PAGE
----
According to our figures, there were at least 86 publicly disclosed data breaches and cyber attacks in July 2021.
You can find the full list of incidents on our sister site, but as always, we delve into some of the notable breaches affecting European organisations here – including an incident that affected thousands of Spanish citizens, including King Felipe VI of Spain, and the consequences of the Kaseya ransomware attack across Europe.
Madrid health system data breach exposes COVID-19 data
Spain’s Ministry of Health blamed a coding error after 100,000 people were involved in a data breach.
The incident compromised people’s COVID-19 vaccination data in addition to their ID numbers, telephone numbers, social security numbers and home address.
Telemadrid reported that King Filipe VI and Prime Minister Pedro Sánchez were among those affected.
The health ministry confirmed that that the issue began with a software vulnerability used by the Community of Madrid to record COVID-19 vaccinations.
A spokesperson said that the error was a result of an update that “passed test protocols but generated a gap when it was launched”.
They added that they were able to detect the vulnerability, and downplayed the severity of the breach.
“It is false that any citizen can enter the web pages of the Ministry of Health of the Community of Madrid to obtain the Covid certificate and that confidential information such as clinical data of the king, the president of the Government or other former presidents can be accessed,” they said.
However, Telemadrid reported that thousands of people’s personal data, including the king and the prime minister, were accessible for a short period of time.
Coop Sweden temporarily closes its stores after vendor breach
One of Sweden’s biggest supermarket chains was forced to temporarily close 500 of its stores in July due to a ransomware attack against one of its suppliers.
The incident is connected to the attack on the US-based software firm Kaseya, which is thought to have affected more than a thousand organisations worldwide.
Although Coop Sweden wasn’t directly compromised in the breach – nor does it use Kesaya – one of its software providers does.
In a statement, the company confirmed: “One of our subcontractors was hit by a digital attack, and that’s why our checkouts aren’t working any more.”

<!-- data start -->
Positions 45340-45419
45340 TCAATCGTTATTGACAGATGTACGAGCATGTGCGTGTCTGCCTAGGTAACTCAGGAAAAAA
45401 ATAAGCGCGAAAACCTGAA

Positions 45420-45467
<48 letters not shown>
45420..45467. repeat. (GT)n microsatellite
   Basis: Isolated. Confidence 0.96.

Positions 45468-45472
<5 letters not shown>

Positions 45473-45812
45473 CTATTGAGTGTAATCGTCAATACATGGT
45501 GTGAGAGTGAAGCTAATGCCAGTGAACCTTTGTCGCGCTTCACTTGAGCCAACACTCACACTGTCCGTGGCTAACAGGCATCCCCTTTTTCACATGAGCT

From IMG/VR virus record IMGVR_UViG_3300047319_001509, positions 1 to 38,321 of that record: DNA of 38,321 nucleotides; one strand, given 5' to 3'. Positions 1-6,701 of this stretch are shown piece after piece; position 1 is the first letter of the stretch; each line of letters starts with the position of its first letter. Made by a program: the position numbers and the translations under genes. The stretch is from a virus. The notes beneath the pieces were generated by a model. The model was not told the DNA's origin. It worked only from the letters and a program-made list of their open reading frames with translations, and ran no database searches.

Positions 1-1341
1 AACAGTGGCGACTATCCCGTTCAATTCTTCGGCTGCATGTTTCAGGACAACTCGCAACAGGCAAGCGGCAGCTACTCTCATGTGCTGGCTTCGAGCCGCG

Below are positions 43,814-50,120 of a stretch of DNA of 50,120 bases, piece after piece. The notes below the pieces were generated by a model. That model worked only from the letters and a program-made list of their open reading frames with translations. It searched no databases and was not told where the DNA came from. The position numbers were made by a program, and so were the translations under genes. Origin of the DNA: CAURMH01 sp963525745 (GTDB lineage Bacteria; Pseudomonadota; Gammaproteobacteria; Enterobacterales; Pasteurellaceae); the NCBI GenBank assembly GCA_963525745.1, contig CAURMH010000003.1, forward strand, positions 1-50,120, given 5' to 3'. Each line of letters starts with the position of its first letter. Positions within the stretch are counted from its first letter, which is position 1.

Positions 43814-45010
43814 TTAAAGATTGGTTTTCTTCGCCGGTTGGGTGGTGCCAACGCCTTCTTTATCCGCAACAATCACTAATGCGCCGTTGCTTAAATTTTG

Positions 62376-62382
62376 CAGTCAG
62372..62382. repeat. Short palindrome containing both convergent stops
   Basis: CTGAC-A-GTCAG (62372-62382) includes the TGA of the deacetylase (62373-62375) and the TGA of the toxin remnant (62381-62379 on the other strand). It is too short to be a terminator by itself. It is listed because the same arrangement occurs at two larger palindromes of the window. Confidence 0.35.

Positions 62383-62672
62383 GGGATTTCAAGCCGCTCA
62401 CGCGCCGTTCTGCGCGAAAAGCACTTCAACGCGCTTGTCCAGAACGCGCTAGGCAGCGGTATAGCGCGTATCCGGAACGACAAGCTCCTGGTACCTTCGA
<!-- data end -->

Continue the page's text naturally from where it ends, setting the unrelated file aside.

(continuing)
“We regret the situation and will do all we can to reopen swiftly,” the cooperative added.
Meanwhile, a spokesperson for the company said: “The whole paying system at our tills and our self-service checkouts stopped working so we need time to reboot the system.”
Coop Sweden didn’t reveal the subcontractor or any details about how it has been compromised. However, cyber security firm Huntress Labs said the hack targeted Florida-based IT company Kaseya before spreading through corporate networks that use its software.
According to the firm, the Russia-linked REvil ransomware gang was responsible for the attack.
Data breach at CoronaCheck app reveals users’ sensitive data
We close this month’s review with another COVID-19 data breach. This time it was the coronavirus testing company Testcoronanu, which reportedly leaked 60,000 Dutch residents’ sensitive data.
RTL Nieuws reported that the leak made it possible for malicious actors to add fake negative coronavirus test results or proof of vaccination.
All you needed to do was enter two lines of code in the publicly accessible database, after which you would automatically receive a travel certificate from Testcoronanu.
In addition to this, users could alter the information of other people. “Anyone with an internet connection could simply adjust data in a corona database. You start to wonder: who else has abused this?”, director of the cybersecurity company ESET Netherlands, Dave Maasland said.
The site has since been shut down by the Dutch Ministry of Health, and people who had a COVID-19 test booked were forced to make an appointment with a different provider.
Do you have a plan for disaster
If you find yourself facing a cyber security disaster, IT Governance is here to help. Our Cyber Incident Response service provides the help you need to deal with the threat, as our experts guide you through the recovery process.
They’ll review the breach, mitigate the damage and ensure that you are up and running again as soon as possible.